We firmly believe that our team took great care, time and passion to create a safe environment for people to enjoy our events. We had very robust policies that West Midlands Police have accepted are more stringent than any other licensed premises in the country.
As operator’s we can’t be false. The decision is wrong. We can’t pretend we agree, we can’t promise that drugs will not enter licensed premises; people go to extreme lengths to get drugs into venues, if they succeed over the border, prisons and even parliament, then they will find a way into a club. They are breaking the law. Are we?
There is a global society issue, this won’t be the last drug related death on licensed premises. We can’t lie. We didn’t lie. This will happen again and again.
There needs to be a universal, collaborative approach to the UK’s drug problem. Lets educate and not be so quick to revoke licenses that practice the correct policies.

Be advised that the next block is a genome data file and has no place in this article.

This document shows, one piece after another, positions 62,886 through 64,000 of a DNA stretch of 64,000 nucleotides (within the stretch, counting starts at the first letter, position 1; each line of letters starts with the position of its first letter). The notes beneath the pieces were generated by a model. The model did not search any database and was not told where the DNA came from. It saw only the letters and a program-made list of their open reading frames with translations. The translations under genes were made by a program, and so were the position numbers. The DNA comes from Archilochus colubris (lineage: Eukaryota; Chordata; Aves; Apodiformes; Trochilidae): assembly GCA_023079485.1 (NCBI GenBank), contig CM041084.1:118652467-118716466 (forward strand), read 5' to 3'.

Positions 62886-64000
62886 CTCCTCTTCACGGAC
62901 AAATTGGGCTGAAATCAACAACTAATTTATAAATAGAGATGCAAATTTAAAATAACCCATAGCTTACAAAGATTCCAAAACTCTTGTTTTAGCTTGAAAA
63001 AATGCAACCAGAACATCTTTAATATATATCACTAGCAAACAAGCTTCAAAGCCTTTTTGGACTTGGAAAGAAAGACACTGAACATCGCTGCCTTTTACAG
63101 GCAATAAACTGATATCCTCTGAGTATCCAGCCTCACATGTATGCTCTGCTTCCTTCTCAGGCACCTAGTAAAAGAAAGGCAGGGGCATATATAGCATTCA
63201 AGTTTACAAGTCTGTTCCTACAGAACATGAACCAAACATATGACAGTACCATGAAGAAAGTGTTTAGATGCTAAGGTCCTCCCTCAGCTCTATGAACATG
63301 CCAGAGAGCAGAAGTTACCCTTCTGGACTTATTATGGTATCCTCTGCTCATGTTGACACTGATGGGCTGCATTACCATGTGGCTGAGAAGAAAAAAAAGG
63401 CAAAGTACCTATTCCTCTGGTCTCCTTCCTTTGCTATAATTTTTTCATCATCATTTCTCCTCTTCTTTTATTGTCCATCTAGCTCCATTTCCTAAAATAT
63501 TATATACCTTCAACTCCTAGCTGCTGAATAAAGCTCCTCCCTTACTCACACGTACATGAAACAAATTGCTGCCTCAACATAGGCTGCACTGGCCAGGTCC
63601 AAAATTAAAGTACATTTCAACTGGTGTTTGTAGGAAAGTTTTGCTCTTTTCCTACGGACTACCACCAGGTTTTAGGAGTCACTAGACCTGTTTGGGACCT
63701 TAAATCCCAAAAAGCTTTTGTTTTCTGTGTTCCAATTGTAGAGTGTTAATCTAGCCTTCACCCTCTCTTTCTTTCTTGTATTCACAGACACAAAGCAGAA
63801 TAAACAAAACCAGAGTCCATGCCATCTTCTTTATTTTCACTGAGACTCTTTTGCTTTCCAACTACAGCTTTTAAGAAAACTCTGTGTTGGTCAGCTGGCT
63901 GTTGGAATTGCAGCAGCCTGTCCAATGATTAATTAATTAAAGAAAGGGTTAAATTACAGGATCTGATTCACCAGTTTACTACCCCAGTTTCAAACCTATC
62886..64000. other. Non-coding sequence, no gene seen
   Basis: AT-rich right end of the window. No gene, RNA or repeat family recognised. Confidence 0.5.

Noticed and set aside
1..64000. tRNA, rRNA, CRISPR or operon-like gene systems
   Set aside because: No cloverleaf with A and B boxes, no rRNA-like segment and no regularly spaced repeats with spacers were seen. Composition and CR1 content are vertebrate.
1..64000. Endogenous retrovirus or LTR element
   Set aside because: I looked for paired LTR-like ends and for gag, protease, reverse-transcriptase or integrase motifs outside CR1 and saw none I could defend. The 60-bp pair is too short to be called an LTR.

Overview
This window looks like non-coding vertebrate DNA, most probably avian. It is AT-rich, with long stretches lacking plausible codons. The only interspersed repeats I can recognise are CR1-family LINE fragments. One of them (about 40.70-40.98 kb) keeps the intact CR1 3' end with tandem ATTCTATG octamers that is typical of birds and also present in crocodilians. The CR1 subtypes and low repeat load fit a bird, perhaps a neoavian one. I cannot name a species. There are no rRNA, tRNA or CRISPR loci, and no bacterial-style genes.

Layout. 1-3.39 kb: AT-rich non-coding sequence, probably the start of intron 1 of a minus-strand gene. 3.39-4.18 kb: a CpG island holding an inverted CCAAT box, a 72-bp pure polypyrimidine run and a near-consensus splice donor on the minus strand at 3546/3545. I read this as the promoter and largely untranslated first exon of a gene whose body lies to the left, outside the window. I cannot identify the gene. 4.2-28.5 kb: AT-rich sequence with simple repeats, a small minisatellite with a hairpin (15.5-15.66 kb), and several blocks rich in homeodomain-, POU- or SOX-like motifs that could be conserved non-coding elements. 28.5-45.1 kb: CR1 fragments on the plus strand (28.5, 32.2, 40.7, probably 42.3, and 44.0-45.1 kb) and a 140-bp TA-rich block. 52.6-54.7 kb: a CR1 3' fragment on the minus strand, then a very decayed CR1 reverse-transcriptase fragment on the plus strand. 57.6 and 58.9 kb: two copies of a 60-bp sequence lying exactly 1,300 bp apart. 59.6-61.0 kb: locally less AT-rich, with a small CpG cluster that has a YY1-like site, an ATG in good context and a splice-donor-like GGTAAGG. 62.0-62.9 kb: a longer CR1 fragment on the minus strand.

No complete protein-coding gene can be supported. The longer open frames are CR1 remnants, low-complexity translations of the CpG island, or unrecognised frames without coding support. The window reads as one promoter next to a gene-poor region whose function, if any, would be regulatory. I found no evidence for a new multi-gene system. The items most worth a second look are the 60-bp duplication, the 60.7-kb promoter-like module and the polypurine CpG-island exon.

Our time now will be spent trying to make a difference trying to encourage a sensible approach like Amsterdam, and even other councils and reasonable authorities in the UK, real talk is needed: NOT masking the problem.
As operators we refuse to work with this prehistoric attitude. This is a modern day problem. We need to wake up and work together collectively to make a difference or cost more lives.
If the responsible authorities continue to shut down venues like The Rainbow, we will be pushing these events back underground. By doing this, there are no measures in place to protect people from harm.
The Rainbow Warehouse subsidised so many start up businesses, and has kept many of our non profit venues alive.
There is unfortunately a catastrophic consequence to The Rainbow Venues pillar, The Rainbow Warehouse-losing its ability to trade. It subsided many of our spaces and provided cash flow, so we could generate new ideas and finance people we believed in. The loss of this venue could ultimately lead to the demise and financial ruin of Spotlight, Mama Roux, Cafe Colette, The Arena and Digbeth Dining Club may have to seek a new home. We will have to flush 13 years of hard work graft and dedication down the toilet.
Some of the evidence provided in the hearing wasn’t factual. There was NOT a 15 year old in The Rainbow Warehouse. We did NOT breach any of our licensing conditions.
On this basis we will be appealing.